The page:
Underleading Aces Against Suit Contracts
Less common than leading our own suit instead of partner’s is the underlead of an ace against suit contracts. This is generally a risky thing to do. Not only may a trick be lost outright, but partner may not even realize he should play the king if he has it. He should stay alert for when the conditions are right for an ace underlead, but he could still go wrong. That means we should choose our spots wisely. The typical situation occurs when the hand on our left showed strength, particularly in the suit we have bid.
This time we hold:
Things look grim. Our hand is bad and contains absolutely no surprises for declarer. It looks like a good time to chance a low spade lead. A number of good things can happen. The best situation would be that dummy has KJx and partner covers the jack at trick one, and returns a spade to our hand for a ruff. Also possible is that dummy has the king and declarer the jack. We can even gain when partner has a small doubleton and a trump entry. Of course, things can also go wrong. One example is partner having a singleton spade, in which case our lead may actually lose our ruff. Still, leading a low spade looks like the best chance to set the contract.
False Carding on Lead
There are opportunities to intentionally violate your own lead agreements. You want to make sure you are doing it for a reason and not randomly, as partner will be fooled. One situation that makes sense for a falsecard on lead is when you have all the strength for your side. Suppose you hold ♠A43 ♥84 ♦Q75 ♣AK642 and RHO opens 1NT, raised to 3NT on your left.
It’s easy to imagine what is happening. Partner is nearly broke, and declarer may make this hand by guessing the diamond queen. If you lead the AK and another club, declarer is likely to play you for the spade ace and thus rely on the diamond guess to make. Leading the ♣2 (assuming fourth best leads) is a great way to fool declarer. He will now think that by giving up a spade he can make his contract since we will only have three clubs to take. And we also know that it won’t matter if partner is fooled since his hand is likely irrelevant.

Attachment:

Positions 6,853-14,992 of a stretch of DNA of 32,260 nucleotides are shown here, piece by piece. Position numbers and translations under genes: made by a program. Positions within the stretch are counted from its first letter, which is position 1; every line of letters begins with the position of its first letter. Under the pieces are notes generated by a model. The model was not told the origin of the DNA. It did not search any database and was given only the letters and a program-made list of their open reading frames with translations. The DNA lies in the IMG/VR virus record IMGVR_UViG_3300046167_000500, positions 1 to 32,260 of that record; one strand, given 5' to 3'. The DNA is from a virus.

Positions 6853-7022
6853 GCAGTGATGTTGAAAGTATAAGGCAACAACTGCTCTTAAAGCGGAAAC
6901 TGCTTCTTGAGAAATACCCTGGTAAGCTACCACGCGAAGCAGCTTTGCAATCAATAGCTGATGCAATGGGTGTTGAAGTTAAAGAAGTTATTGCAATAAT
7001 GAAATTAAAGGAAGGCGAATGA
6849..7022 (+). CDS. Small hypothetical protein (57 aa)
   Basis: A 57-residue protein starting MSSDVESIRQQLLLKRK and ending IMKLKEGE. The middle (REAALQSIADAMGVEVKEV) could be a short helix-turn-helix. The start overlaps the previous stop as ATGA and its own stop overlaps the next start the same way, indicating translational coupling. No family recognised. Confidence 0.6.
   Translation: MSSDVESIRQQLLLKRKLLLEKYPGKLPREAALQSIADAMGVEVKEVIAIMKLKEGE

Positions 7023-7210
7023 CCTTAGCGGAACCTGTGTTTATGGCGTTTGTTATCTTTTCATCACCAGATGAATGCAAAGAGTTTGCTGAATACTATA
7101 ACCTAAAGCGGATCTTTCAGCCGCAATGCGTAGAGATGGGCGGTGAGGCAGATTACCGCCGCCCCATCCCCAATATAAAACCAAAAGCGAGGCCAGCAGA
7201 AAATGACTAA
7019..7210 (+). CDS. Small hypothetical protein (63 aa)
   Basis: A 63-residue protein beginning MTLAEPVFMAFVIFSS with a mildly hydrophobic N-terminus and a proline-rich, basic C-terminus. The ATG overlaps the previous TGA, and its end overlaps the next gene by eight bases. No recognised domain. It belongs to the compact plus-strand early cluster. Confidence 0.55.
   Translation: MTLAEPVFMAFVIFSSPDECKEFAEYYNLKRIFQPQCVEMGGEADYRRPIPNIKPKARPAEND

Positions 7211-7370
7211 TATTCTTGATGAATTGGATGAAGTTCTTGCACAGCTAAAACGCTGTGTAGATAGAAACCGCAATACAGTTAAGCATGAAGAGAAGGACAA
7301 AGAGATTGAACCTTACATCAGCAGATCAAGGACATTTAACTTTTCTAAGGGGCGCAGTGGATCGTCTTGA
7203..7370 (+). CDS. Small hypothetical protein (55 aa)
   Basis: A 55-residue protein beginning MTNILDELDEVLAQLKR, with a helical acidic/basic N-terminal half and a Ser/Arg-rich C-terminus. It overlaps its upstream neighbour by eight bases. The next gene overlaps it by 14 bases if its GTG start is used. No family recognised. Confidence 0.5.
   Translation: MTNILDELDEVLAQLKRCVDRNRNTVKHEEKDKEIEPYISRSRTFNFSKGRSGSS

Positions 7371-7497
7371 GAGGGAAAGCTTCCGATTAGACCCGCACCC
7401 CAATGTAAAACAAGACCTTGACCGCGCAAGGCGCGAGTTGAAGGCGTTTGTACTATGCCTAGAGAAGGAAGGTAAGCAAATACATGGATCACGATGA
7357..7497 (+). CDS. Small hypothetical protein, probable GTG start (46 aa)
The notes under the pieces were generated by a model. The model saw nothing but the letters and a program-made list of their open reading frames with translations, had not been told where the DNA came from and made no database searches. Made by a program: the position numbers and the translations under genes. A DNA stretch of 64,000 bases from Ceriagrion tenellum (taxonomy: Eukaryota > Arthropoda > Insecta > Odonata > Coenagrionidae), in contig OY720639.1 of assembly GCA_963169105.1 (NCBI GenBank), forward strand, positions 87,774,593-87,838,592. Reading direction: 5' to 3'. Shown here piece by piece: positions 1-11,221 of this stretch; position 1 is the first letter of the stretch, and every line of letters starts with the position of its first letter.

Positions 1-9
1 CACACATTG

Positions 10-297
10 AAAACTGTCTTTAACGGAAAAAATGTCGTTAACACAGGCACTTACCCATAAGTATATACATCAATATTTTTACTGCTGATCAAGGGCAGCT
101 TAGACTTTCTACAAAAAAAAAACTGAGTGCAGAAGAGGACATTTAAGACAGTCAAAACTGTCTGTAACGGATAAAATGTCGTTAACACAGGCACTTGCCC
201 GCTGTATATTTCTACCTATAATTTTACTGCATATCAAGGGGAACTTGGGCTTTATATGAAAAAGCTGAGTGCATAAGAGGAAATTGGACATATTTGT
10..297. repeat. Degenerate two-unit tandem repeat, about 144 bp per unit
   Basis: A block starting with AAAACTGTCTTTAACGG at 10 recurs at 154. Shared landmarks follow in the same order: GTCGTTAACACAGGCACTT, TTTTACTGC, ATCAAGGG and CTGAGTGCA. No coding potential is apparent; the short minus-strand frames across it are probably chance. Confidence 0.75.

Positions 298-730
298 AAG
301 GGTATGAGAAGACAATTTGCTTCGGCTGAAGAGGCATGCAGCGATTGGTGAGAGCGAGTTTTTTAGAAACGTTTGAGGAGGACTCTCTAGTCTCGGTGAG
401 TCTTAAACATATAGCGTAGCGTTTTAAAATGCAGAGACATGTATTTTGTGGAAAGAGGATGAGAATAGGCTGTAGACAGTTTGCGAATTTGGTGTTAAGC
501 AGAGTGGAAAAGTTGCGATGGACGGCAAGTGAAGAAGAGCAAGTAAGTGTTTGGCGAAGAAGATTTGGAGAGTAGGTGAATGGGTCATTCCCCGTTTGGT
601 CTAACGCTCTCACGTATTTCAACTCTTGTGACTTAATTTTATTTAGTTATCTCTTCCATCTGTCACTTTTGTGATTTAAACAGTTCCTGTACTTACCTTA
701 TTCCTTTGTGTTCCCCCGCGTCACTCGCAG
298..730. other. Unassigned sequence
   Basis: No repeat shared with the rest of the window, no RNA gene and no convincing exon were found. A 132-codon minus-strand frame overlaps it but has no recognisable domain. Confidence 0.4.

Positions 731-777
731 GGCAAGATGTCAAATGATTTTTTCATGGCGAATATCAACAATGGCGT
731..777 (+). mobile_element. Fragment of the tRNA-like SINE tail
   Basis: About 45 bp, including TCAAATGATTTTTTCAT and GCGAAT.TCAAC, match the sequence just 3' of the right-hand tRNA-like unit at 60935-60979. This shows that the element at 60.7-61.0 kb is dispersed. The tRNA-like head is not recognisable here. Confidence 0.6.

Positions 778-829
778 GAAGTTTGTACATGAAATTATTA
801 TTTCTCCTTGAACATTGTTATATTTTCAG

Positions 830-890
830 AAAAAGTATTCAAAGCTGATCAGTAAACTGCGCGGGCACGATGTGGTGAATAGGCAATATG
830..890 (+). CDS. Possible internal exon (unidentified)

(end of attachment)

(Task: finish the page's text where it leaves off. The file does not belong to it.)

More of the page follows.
There are also chances to lead an unusual honor card. I won’t give a specific hand, but suppose the opponents bid to a suit slam and you have decided to lead a side suit of Qxx. It may be worth considering leading the queen. You need partner to have something in the suit anyway, and you may mislead declarer into a failing line of play. For example, if partner has Jxx and the opponents’ honors are split then leading low gives up a trick for sure. Leading the queen forces declarer to guess whether you led from QJ or (from his perspective) a short suit, and he is likely to get it wrong. If partner has the king and your side has the other trick needed to set the contract, then it likely won’t matter whether you led the queen or low. Leading honors from empty suits is a situation that is hard to quantify and has a high variance, but it can show gains.
There won’t be a quiz this week, as this topic is very subjective and it's difficult to come up with hands that offer a right and wrong answer beyond what I used in the article. I only scratched the surface of possibilities regarding unusual leads. Does anyone have a favorite story of a lead that worked out brilliantly?